Figure 8 Parachute ventricular partitioning device. (A) Frontal chest radiograph shows the parachute device in the left ventricular apex with wire struts (arrows). (B) Axial CT image at the level of the device shows the wires (arrows) within the aneurysmal left ventricle apex. (C) Photograph and illustration show the device, the nitinol frame, and the ideal positioning of the device at the cardiac apex (image courtesy CardioKinetics).

Device specific complications

Device malposition or migration are possible complications. Thromboembolism may contribute to a reported stroke rate of 15.9% at 3 years (29).

Catheter based devices for mechanical circulatory support

The Impella (Abiomed) is a transcatheter ventricular assist device used for short-term mechanical circulatory support in the setting of cardiogenic shock. It comprises of an inflow (impeller) which draws in blood from the ventricle and an outflow into the ascending aorta. It is inserted percutaneously through the femoral (or axillary) artery and advanced retrograde through the aorta with its bent tip snugly inside the left ventricular cavity (Figure 9). A similar device (Impella RP) can be used for right-sided or biventricular failure (4). The Impella device is unsafe for MRI imaging (30).

Figure 9 Impella. (A) Impella design with parts. The device draws blood from the LV through the impeller with outflow into the ascending aorta. Similar device (Impella RP) can be used for right-sided or biventricular failure with inflow in the inferior vena cava and outflow tip within the main PA. (B) Frontal chest radiograph shows Impella placed via the right axillary artery with its tip in the left ventricle (LV) (arrows). (C,D) Digital radiograph at the time of insertion (C) and frontal chest radiograph post insertion (D) show placement of Impella (arrows) via the femoral approach. This is inserted percutaneously via the femoral artery, and passed retrograde through the aorta and aortic valve into the left ventricle (LV). Tip of the Impella should project centrally over the LV (dashed arrows).

IABP counterpulsation is a form of temporary mechanical hemodynamic support. It comprises of a long catheter inserted percutaneously through the femoral (or axillary) artery and advanced retrograde through the aorta with its tip in the proximal descending thoracic aorta. The distal radiopaque marker should project over the proximal descending aorta (Figure 10) (31). This is unsafe for MR imaging (30).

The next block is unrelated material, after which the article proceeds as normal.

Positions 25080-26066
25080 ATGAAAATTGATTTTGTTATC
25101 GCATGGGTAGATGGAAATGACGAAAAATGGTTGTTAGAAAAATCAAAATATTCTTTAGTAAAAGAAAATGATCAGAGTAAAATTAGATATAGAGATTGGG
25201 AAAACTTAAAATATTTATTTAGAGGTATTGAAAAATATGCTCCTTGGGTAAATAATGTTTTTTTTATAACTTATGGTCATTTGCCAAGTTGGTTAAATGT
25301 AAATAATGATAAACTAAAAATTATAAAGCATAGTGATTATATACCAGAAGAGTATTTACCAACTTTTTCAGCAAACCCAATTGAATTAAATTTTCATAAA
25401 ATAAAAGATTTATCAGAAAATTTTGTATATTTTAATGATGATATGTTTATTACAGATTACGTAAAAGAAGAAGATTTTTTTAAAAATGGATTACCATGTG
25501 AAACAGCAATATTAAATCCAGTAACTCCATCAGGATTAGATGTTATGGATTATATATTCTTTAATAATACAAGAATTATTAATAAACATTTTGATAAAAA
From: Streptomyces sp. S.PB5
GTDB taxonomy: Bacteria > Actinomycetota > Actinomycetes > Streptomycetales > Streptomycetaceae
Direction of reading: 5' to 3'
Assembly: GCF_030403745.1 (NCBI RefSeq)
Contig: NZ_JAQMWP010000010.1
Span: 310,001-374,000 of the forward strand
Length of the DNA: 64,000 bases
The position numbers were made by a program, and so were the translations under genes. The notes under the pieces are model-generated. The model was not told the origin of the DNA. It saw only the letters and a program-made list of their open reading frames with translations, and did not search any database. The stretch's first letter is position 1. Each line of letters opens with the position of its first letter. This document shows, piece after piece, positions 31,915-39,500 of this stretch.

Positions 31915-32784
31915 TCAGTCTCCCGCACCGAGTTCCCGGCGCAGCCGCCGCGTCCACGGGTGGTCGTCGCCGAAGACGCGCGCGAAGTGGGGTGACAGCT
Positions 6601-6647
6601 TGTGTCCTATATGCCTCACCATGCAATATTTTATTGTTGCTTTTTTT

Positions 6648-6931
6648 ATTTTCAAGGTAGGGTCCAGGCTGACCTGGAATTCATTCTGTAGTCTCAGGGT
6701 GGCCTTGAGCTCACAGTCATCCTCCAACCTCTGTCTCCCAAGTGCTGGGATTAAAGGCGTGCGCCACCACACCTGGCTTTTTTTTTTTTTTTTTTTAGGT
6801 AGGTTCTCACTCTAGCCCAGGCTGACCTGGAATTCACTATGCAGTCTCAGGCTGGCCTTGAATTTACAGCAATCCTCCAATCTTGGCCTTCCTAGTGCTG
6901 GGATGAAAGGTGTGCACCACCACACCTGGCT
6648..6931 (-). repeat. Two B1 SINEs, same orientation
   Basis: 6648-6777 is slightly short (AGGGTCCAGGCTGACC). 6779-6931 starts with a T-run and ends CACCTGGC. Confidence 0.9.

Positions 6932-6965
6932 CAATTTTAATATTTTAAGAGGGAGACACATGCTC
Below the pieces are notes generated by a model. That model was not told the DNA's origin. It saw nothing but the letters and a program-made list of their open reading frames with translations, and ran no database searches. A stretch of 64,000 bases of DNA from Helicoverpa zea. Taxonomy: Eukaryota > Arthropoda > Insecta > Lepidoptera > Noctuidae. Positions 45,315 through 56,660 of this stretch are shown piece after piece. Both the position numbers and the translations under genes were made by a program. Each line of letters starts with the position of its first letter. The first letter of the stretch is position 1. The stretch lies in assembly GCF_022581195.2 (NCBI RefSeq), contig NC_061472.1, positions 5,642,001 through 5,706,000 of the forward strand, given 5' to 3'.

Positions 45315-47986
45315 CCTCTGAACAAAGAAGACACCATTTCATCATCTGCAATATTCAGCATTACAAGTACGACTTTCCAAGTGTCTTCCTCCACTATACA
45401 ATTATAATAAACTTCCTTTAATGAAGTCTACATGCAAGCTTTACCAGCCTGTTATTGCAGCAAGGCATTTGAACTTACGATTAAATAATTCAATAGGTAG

Figure 10 IABP. (A) Frontal chest radiograph shows IABP inserted via the femoral artery with radio-opaque marker tip projected in the proximal descending thoracic aorta in a satisfactory position (dashed arrow). Note, the inflated balloon which appears as a midline long segment lucency below the radiopaque marker (black arrows), is usually not visualized on CXR. It inflates during diastole (promotes coronary filling) and deflates during systole (promotes forward flow). Note asymmetric lucency along the left costophrenic sulcus (white arrow) suggestive of left pneumothorax (“deep sulcus sign”). (B) Frontal chest radiograph shows IABP tip is too far distal and projects above the roof of the aortic arch (arrow), possibly wedged inside the lumen of the proximal left common carotid artery. This should be retracted to prevent intimal damage to the artery and potential stroke. Note, a Swan-Ganz catheter inserted via the femoral vein with its tip in the left pulmonary artery (dashed arrows). (C,D) Contrast-enhanced chest CT shows IABP with tip in the mid-descending thoracic aorta (arrow in C) and balloon inflated just above the diaphragmatic hiatus (arrow in D). This is a suboptimal position and risks mesenteric ischemia due to intermittent occlusion of the celiac and superior mesenteric arteries. (E) Frontal chest radiograph shows IABP inserted via the left axillary artery with marker projected just below the roof of the aortic arch and introducer sheath in the left axillary/subclavian region (arrows). Note, a Swan-Ganz catheter is also present with its tip in the right pulmonary artery (dashed arrows). (F) Chest CT shows the introducer/sheath in the left axillary/subclavian artery and balloon of the IABP (air lucency) in the left subclavian artery (arrows). Note, the radiopaque tip of the Swan-Ganz catheter in the right pulmonary artery (dashed arrows). IABP, intra-aortic balloon pump.

ECMO is used for cardiorespiratory support and can be of two types: veno-venous (VV) and veno-arterial (VA). VV is primarily used for gas exchange (respiratory support) and VA provides both gas exchange and hemodynamic support. CXR shows wide bore venous catheters in the vena-cavae or right atrium for VV or in a central vein and artery/aorta for VA configurations (Figure 11) (31).